[Metroactive Dining]

[ Dining Index | Silicon Valley | Metroactive Home | Archives ]

Photograph by Felipe Buitrago

Spit Happens: Los Altos Grill is grilling it up smoky and satisfying for meat lovers.

Yea, America!

Los Altos Grill serves a heaping slice of American fare

By Stett Holbrook

AMERICA, you're OK. Sure, this is the land of George Bush, American Idol, Hummers, and other sorry reminders of our national shortcomings but darn it, there's plenty to be proud of, too.

We helped rebuild Europe after World War II. We invented jazz music, the telephone, baseball and the iPod. We aren't afraid of hard work. And we know how to eat and have a good time.

These were some of my thoughts as a forked into a spit-roasted chicken at the Los Altos Grill the other day. The handsome restaurant and its long, horseshoe-shaped bar were packed tight with happy people eating and drinking with an exuberance that surprised me for a Tuesday night in the 'burbs.

We Americans eat plenty of bad, processed food, and we've got the collective fat ass to prove it. But the Los Altos Grill celebrates some of what we do well. And that's meat. Steak and fish grilled over an oak fire. Roasted chicken. Ribs. Big, fat burgers. This isn't haute cuisine. Nor is it particularly healthy. But it's satisfying in the way only smoky grilled meats and cheesy mashed potatoes washed down with a dry martini can be.

The Los Altos Grill changed its name from Bandera recently, and the menu has undergone a few revisions. It was open for just dinner, then added lunch but then closed again for lunch last month when business lagged. But the dinner crowd seems to more than make up for that. At night it's as if all of Los Altos is here. The restaurant is done up in dark wood and leather and has the feel of a comfortable hunting lodge. The open kitchen and smell of wood smoke give the place a manly allure.

A Phoenix-based chain that operates Houston's and other restaurants around the country owns the grill. But don't hold the restaurant's chain status against it. While the walls are covered with canned ephemera and kitschy photographs that could come from an Americana prop department, the restaurant deserves credit for its good food in a straight-ahead, let-the-ingredients-speak-for-themselves style.

Walking up to the restaurant, it's hard to miss the cage of rotisserie chickens slowing spinning over a wood fire. The sight and smell of the bronzing birds had a powerful effect on me, and I knew what I wanted to eat even before I sat down. Served with rice, brown gravy and thick but rather mealy slices of tomatoes, the roasted chicken ($15) delivered crisp skin and a juicy interior. Nothing fancy, just an honest bird. Equally good was the spit-roasted leg of lamb ($19), juicy sliced meat dabbed with a spicy barbecue sauce and a hillock of cheese-infused mashed potatoes. Portion control isn't one of the Los Altos Grill's strengths, so plan accordingly.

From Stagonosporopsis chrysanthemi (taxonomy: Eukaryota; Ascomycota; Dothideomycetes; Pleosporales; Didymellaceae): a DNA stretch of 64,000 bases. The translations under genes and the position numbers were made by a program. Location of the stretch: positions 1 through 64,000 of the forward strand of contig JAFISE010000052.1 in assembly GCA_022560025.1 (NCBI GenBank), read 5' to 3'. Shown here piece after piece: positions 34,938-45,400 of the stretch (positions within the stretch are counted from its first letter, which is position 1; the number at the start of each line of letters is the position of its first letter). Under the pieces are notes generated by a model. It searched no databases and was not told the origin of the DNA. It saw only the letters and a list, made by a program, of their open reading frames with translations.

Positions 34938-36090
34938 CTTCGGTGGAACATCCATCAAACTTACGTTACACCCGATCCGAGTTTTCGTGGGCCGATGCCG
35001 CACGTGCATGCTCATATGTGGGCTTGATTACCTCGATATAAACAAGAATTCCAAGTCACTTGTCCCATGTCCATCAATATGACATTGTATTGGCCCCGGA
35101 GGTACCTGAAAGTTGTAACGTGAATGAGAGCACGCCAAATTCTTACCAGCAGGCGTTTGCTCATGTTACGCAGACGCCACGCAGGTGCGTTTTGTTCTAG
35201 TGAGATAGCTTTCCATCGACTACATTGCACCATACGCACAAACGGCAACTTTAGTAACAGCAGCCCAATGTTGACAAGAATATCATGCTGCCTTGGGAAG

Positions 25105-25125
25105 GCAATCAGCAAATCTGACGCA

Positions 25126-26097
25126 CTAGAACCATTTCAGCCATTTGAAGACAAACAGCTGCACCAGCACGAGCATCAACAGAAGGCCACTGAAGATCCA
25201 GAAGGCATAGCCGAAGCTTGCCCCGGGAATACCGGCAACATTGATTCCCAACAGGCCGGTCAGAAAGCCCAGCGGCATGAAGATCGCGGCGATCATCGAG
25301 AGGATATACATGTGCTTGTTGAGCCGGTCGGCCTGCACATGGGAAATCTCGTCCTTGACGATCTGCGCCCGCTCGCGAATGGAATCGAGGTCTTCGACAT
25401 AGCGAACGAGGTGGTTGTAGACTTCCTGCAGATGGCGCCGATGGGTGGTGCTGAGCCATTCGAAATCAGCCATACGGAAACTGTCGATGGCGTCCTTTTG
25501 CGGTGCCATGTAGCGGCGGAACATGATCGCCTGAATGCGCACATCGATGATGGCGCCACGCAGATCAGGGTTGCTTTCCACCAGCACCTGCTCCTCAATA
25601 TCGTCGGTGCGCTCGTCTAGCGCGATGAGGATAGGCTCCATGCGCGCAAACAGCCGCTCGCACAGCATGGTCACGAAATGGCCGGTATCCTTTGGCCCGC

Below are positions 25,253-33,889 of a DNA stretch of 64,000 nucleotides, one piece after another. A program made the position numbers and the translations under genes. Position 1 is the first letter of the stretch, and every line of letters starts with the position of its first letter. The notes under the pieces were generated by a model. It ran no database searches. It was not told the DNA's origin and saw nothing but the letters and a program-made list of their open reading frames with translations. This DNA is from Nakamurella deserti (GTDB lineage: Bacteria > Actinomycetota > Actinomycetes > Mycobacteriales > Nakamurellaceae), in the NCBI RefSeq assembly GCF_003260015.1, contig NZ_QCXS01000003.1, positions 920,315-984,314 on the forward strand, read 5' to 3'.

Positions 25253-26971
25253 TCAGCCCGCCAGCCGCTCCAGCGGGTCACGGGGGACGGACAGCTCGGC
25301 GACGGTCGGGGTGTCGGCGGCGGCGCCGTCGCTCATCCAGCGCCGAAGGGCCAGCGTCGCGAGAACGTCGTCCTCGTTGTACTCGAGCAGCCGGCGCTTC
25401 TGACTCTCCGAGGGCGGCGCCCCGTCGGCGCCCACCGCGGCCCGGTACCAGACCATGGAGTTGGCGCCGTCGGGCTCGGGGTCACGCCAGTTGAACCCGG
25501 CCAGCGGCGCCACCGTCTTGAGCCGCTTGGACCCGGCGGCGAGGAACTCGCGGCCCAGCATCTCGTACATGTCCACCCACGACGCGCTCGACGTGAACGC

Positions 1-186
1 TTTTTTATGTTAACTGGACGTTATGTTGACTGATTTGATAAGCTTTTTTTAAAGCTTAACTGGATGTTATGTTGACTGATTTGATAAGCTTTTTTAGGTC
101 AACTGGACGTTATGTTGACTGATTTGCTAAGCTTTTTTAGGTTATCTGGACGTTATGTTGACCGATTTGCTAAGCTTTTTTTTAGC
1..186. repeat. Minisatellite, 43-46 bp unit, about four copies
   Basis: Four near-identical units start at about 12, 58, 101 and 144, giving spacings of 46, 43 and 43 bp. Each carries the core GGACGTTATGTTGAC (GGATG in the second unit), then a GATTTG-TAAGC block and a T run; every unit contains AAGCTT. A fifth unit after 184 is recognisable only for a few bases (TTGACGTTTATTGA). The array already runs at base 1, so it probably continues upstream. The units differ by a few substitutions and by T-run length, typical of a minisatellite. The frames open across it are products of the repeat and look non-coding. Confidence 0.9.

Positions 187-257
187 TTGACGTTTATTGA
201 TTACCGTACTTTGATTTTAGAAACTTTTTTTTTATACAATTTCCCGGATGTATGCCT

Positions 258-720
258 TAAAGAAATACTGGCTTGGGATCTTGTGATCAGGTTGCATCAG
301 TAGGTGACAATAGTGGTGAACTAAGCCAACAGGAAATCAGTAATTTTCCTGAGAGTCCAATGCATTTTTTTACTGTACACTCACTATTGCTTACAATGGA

Any American grill worth its red, white and blue has to make a good burger, and the Los Altos Grill serves a juicy lunker made of fresh ground chuck with excellent, thin-cut fries ($9).

On the lighter side, I was impressed with the restaurant's simple preparations of fresh fish, such as wild Alaskan salmon ($27) and Hawaiian ono ($27). Rather than goop up the fish with fussy sauces, the kitchen simply grills its seafood with a little salt and pepper and butter. The crisp and light escabeche-style marinated vegetables served with the fish are a good match.

Side dishes play a starring role here and are particularly popular with the bar crowd. Cornbread in a skillet ($3) is a popular item, but I found the little sugar-glazed loaf too sweet. Better is the grilled artichoke ($9). Nine bucks is quite a markup from what you'd pay at the store, but the meaty, grill-mark-branded thistle and accompanying remoulade sauce quickly disappeared in a scrum of grabbing hands from our table. The small Caesar salad ($6) featured cubes of cornbread for croutons, but the salad was as overdressed as a fur coat in Bakersfield. In July.

Desserts are big and generally good. Tres leches ($8), a milk-soaked cake ringed with whipped cream, strawberries and bananas, didn't last long, nor did the almond-crusted Key lime pie ($8).

Service is uniformly cheery and brisk. While your waiter is not the person who delivers your food, the front of the house staff has a system that keep the place humming and diners happy.

Some say God, guts and guns are what make America great. I'm not sure about that, but I do know good food and drink help keep us happy. The Los Altos Grill serves both in large quantities.

Los Altos Grill
Address: 233 3rd St., Los Altos.
Phone: 650.948.3524.
Hours: Dinner nightly.
Price range: $9-$27.

Send a letter to the editor about this story to letters@metronews.com.

[ Silicon Valley | Metroactive Home | Archives ]

From the April 6-12, 2005 issue of Metro, Silicon Valley's Weekly Newspaper.

Copyright © Metro Publishing Inc. Metroactive is affiliated with the Boulevards Network.

For more information about the San Jose/Silicon Valley area, visit sanjose.com.

Foreclosures - Real Estate Investing
San Jose.com Real Estate